The Top 4 Essential Herbs to Plant This Year

Posted On Mar 15, 2024 |

With spring comes planting! Choose these herbs for your garden this spring so you can fill your herbal pantry in the fall.

Whether you have a huge garden or a couple pots on the deck, here are my top 4 essential herbs to grow this (and every) year.

These plants are on the list for a couple reasons. I love to wild harvest but these herbs don't grow wild in most parts of the US. This means foraging is not really an option. I also find that the quality of harvest you can get from your own garden is superior to what is available commercially.

All four are different aesthetically and add so much to a garden landscape with their beauty and stature. And of course, these herbs are essentials for your home herbal pantry, with multiple uses from self-care to the soup pot!

Calendula

Topping the list is my all time favorite: Calendula. Not only is calendula one of the best herbs for skin healing and skin protection, it is also beneficial for our internal “skin” such as inflamed mucous membranes and intestinal distress.

Calendula is a gentle lymphatic, helping to keep this important but underappreciated body system working properly. Because it is gentle and nourishing, it can be used regularly and makes a wonderful and beautiful addition to tea.

Calendula has bright orange, single petaled flowers and has been bred for other ornamental colors including yellow, cream and double petaled varieties. Perhaps one of the most attractive aspects of calendula is its wonderful, lemony scent that comes from the whole of the plant and is what makes its flowers both delicious in a salad and desirable for medicinal use.

Calendula is also called Pot Marigold and is related to but quite different from the marigolds commonly used in gardens and landscape plantings. It starts well from seed and tends to reseed itself in the garden. It’s a bit of a whimsical grower so it’s best planted in groups rather than trying to make it conform to a straight row or border. 

Chamomile

Chamomile comes next in two different varieties. Both have small daisy-like flowers covering plants with feathery foliage. German chamomile is tall, reaching 2-3 feet whereas Roman chamomile is short, only 3-6 inches. German Chamomile has more of the essential oils and other properties that we wish to have for medicinal use. It blooms from mid summer to early fall and can be harvested multiple times.

We all know chamomile as the tea for calming our nerves at bedtime. It’s considered gentle and safe for children, pets and everyone else as well. Chamomile is known for helping with anxiety, insomnia, pain relief, digestion, fevers and infections. See why this is on the “essential” list?

Once you grow this herb yourself, two things will happen. First, it will very likely self-seed and return again next year. Second, once you get a taste of chamomile tea made from freshly harvested and dried flowers, with their apple-like scent, a tea bag from a box just won’t do it for you any more! Start Chamomile from seed indoors now to get a jump start on the season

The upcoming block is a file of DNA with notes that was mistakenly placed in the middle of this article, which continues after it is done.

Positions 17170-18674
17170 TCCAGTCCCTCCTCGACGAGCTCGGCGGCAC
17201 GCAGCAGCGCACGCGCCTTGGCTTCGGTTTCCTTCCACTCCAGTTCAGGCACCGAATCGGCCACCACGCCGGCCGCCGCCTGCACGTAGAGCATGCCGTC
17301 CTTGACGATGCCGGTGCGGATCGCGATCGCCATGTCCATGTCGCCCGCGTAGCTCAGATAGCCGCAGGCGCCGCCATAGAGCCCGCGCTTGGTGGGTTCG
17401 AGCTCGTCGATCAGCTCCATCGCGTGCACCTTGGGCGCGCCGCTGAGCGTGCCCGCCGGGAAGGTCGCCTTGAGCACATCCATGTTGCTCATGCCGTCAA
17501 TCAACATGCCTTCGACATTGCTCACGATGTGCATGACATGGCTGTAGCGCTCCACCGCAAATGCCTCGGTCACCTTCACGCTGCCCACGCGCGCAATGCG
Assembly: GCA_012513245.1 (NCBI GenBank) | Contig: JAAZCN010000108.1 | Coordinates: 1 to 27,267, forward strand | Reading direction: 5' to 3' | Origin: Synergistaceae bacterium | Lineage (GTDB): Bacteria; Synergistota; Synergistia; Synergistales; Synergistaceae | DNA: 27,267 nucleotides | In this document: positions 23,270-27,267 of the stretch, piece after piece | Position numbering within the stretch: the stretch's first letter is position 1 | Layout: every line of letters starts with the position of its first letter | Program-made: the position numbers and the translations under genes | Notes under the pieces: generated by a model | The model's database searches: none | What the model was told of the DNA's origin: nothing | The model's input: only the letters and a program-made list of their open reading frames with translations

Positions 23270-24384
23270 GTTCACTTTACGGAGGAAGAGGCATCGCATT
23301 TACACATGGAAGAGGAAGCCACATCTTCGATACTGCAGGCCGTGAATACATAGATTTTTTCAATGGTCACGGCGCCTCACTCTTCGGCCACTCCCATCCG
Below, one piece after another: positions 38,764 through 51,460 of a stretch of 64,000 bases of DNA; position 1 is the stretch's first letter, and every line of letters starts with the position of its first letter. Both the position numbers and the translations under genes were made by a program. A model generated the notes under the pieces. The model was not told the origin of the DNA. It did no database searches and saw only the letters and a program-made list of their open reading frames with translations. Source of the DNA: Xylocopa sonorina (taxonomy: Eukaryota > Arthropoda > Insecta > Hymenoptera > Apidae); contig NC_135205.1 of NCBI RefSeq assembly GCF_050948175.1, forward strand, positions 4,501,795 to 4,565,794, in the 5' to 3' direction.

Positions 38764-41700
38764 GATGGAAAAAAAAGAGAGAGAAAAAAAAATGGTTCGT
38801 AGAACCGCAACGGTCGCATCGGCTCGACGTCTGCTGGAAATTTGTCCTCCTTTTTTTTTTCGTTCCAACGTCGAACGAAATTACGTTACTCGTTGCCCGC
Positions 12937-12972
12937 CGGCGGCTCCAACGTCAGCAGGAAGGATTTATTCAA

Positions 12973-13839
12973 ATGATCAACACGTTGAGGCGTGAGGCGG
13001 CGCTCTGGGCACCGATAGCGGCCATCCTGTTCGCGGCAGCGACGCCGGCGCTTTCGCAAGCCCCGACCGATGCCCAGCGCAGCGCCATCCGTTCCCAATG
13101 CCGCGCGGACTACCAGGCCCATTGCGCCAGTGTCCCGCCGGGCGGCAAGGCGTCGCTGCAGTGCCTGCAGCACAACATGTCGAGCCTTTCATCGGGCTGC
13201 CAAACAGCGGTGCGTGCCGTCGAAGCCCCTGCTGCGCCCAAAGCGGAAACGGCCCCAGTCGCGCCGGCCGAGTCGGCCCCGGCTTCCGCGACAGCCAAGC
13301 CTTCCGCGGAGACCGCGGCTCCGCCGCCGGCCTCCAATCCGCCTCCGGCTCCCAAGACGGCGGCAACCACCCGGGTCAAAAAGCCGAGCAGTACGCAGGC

Tulsi

Tulsi, also known as Sacred Basil or Holy Basil is related to the culinary basil we all love so well. There are several different varieties of tulsi, some of which can be grown as annuals here in the Northern Hemisphere whereas others are more shrub-like and best grown in sub-tropical or tropical climates. When planting tulsi, follow the same growing practices for any other type of basil.

Herbally, Tulsi is often referred to as both a nervine (calms the nervous system) and an adaptogen, which means it’s able to support our body’s response to all types of stress. It has a positive, strengthening effect on the immune system. Tulsi is warming, making it a wonderful ally for moving mucus during acute illnesses such as colds and coughs.

Holy basil makes a fragrant and delicious tea and can be used in all sorts of cooking as well. It’s potent so take care not to over do it when adding to dishes. 

Rosemary

Last but certainly not least is Rosemary. I’m totally in love with this plant! Not that it’s a soft and gentle lovable herb - not that kind of love. It’s more of an admiration I suppose. Rosemary can powerfully flavor a soup or roast and the next day, I might add it to a facial steam blend. Recently, I’ve made it a dominant flavor in my herbal chai—so delicious.

Rosemary is astringent and antiseptic but also beneficial to the digestive system as it aids in the digestion of fats. A Rosemary decoction can be not only drunk as tea, but also added to your weekly herbal bath or as a hair rinse. It’s a member of the mint family along with nearly all our favorite culinary herbs such as basil, thyme and sage as well as catnip, and bee balm.

Now you may live in a climate where Rosemary can thrive and become a small shrub—lucky you! Here in the Northeast, it’s a semi-hardy perennial that needs to be sheltered inside for the winter. It’s no small feat to keep these “should-be-growing-outside-near-the-Mediterranean” plants alive, mind you.

As a semi-woody perennial, starting from seed is not really a great option and even cuttings can be difficult to root---trust me, I’ve tried. I usually purchase a new plant or two from my favorite local garden center each spring as they are much better at cuttings than I am. Should you choose to buy a Rosemary this year, remember to count the number of stems in each pot—often there are more than one and can be divided before planting.

There you have it - my 4 essential herbs to grow in the garden each year. Whatever you choose, be sure to include a few of these healthful and beautiful herbs in your garden plot!

If you’d like to be part of a community of like-minded herb lovers, join my Cultivated Life Community by visiting my webpage https://www.thewellcultivatedl...